Is it terrible if I admit that I preferred Book of Eli?

Matt


I just finished the book (saw the movie first), and I didn't get the impression from either the film OR the book that the kid was in any danger from the family at the end. It's possible that my reading of the book was influenced by the movie, but seriously, I didn't see anything ominous at all about the ending of the book. Maybe I'm just too optimistic.

On the contrary, people who see the ending as dark and ominous cannot bring themselves to see any hope in this book, especially as the end note of such a bleak, harrowing story. Sniffs of a sellout, although it's not -- but it's the one thing critics can't stand, either in literature or film.

#114 Ryan H.

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Posted 21 September 2010 - 03:59 PM

Sniffs of a sellout, although it's not -- but it's the one thing critics can't stand, either in literature or film.

This strikes me as being a pretty broad generalization, to the point of being almost unfair. Critics come in many different shapes and sizes.

Edited by Ryan H., 21 September 2010 - 04:02 PM.


#115 Christian

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Posted 21 September 2010 - 04:13 PM

Sniffs of a sellout, although it's not -- but it's the one thing critics can't stand, either in literature or film.

This strikes me as being a pretty broad generalization, to the point of being almost unfair. Critics come in many different shapes and sizes.

I broadly generalize sometimes.

#116 Peter T Chattaway

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Posted 21 September 2010 - 04:46 PM

I don't think the ending is "ominous". I just don't think it makes any sense in light of what we've already seen. It's a major, major cheat -- and it comes right at the point when it ought to be wrapping things up and giving the preceding storyline an extra layer of meaning.

#117 Tyler

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Posted 21 September 2010 - 06:07 PM

I don't think the ending is "ominous". I just don't think it makes any sense in light of what we've already seen. It's a major, major cheat -- and it comes right at the point when it ought to be wrapping things up and giving the preceding storyline an extra layer of meaning.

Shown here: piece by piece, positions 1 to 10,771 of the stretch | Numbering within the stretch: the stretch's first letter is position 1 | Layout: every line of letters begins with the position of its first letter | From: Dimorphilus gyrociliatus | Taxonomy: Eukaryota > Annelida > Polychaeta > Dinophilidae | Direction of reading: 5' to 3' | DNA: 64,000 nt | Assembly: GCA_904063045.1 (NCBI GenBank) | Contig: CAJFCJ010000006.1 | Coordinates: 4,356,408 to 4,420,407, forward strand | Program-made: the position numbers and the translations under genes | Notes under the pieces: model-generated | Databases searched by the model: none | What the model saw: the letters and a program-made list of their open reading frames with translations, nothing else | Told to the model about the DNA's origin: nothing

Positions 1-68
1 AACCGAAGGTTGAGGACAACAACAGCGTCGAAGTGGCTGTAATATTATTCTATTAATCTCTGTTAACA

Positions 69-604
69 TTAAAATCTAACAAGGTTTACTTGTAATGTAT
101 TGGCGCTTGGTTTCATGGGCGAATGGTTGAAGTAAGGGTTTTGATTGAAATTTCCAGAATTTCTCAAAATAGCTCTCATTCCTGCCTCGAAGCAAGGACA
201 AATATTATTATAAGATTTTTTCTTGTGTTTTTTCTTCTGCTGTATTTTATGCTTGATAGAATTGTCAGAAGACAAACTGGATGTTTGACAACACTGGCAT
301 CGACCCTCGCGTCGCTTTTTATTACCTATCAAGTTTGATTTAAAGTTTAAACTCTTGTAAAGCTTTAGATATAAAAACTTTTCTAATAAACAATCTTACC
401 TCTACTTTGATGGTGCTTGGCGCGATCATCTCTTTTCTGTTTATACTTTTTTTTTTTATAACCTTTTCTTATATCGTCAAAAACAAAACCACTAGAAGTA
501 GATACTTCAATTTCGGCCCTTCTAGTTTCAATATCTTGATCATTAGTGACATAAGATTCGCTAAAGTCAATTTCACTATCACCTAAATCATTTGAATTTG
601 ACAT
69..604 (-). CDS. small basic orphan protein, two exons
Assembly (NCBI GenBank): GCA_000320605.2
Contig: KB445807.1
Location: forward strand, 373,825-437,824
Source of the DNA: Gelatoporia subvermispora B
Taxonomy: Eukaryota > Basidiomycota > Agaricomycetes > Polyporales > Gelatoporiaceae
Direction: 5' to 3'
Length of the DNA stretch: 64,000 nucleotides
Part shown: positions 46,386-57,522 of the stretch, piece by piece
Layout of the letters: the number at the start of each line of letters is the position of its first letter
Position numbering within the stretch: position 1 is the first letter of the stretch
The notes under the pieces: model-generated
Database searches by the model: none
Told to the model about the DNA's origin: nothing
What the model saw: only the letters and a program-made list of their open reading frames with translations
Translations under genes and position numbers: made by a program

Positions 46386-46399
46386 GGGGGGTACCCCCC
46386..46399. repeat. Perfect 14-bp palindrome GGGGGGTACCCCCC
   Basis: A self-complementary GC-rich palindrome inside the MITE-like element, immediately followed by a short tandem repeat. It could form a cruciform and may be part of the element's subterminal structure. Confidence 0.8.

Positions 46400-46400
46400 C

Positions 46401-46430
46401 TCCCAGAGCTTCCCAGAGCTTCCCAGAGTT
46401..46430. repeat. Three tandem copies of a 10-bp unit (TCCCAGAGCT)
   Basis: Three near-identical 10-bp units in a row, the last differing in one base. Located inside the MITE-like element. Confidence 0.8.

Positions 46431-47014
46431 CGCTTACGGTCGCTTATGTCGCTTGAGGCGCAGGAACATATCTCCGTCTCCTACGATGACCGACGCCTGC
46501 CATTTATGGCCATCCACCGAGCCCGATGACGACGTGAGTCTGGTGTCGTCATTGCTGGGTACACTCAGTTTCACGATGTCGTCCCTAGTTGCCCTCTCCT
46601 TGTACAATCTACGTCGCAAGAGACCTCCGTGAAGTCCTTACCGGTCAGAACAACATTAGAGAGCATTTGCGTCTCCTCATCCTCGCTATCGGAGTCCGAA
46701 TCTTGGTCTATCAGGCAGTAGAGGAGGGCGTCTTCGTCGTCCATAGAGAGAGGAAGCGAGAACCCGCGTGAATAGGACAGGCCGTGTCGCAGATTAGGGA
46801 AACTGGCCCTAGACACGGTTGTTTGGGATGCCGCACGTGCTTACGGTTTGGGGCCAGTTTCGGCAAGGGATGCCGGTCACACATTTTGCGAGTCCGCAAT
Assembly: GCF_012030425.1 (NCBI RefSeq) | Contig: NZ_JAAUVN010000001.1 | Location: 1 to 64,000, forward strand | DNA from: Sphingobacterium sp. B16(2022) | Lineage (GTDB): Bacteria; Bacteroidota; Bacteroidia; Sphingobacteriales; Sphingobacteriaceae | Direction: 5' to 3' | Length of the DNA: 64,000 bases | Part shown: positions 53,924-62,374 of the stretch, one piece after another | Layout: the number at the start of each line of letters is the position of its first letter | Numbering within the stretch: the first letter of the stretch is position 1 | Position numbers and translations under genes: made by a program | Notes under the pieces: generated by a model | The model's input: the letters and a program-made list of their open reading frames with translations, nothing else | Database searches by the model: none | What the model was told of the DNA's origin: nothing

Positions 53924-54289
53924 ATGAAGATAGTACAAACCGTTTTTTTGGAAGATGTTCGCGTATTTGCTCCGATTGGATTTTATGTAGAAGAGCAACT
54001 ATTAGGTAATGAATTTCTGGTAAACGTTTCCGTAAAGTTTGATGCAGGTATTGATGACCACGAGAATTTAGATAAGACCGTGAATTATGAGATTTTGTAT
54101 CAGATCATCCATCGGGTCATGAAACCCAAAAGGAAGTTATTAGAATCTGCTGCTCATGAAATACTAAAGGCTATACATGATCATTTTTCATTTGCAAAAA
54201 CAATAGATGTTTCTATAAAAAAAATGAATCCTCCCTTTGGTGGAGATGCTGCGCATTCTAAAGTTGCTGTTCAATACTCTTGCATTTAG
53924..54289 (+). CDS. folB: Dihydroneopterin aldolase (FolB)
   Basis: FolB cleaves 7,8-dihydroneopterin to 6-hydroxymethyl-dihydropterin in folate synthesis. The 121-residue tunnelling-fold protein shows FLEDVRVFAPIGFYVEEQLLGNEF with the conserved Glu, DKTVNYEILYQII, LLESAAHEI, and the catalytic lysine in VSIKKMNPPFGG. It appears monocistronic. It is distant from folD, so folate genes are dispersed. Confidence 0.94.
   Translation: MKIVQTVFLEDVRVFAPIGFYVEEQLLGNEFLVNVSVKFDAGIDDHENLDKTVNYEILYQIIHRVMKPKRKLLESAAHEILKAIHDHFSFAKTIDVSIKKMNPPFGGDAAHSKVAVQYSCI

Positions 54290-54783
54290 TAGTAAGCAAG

In other words, what the novel does.

#118 Anders

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Posted 29 October 2011 - 01:56 PM

Finally got around to watching this. I figured I should watch it BEFORE I become a father (which is likely to happen in the next week or so). Read the book a few years ago, and liked it a lot. I probably feel very similarly about this film as Ebert does. It's a good film. Well made for sure. Hillcoat captures some nice imagery. I especially enjoyed the sleeping in the semi-cab on the overpass. Viggo and the others give nice performances (Michael Kenneth Williams as the thief!).

I have to say though, that it doesn't add up to something more than the sum of its parts. I think I would have actually liked to see some of the shots play out longer. This film needs to feel more open and large. Sparser and bleaker if that's possible. And while I've listened to Nick Cave and Warren Ellis's score several times over the past couple of years on WHITE LUNAR, I don't like it as much in the context of the film.

But I think it's a fine film. I probably had unrealistic expectations of it. I'm glad that the film keeps the ambiguousness of the novel. There's a sense in which it is a litmus test for our willingness to believe in the survival of human goodness, even if it is a bit of a narrative cheat. I liked Victor's point in his review that the McCarthy, who many have accused of nihilism, basically reverses the Hobbesean proposition that man is inherently violent. There is no reason to expect the boy to behave the way he does unless you believe that people have an inherent moral compass.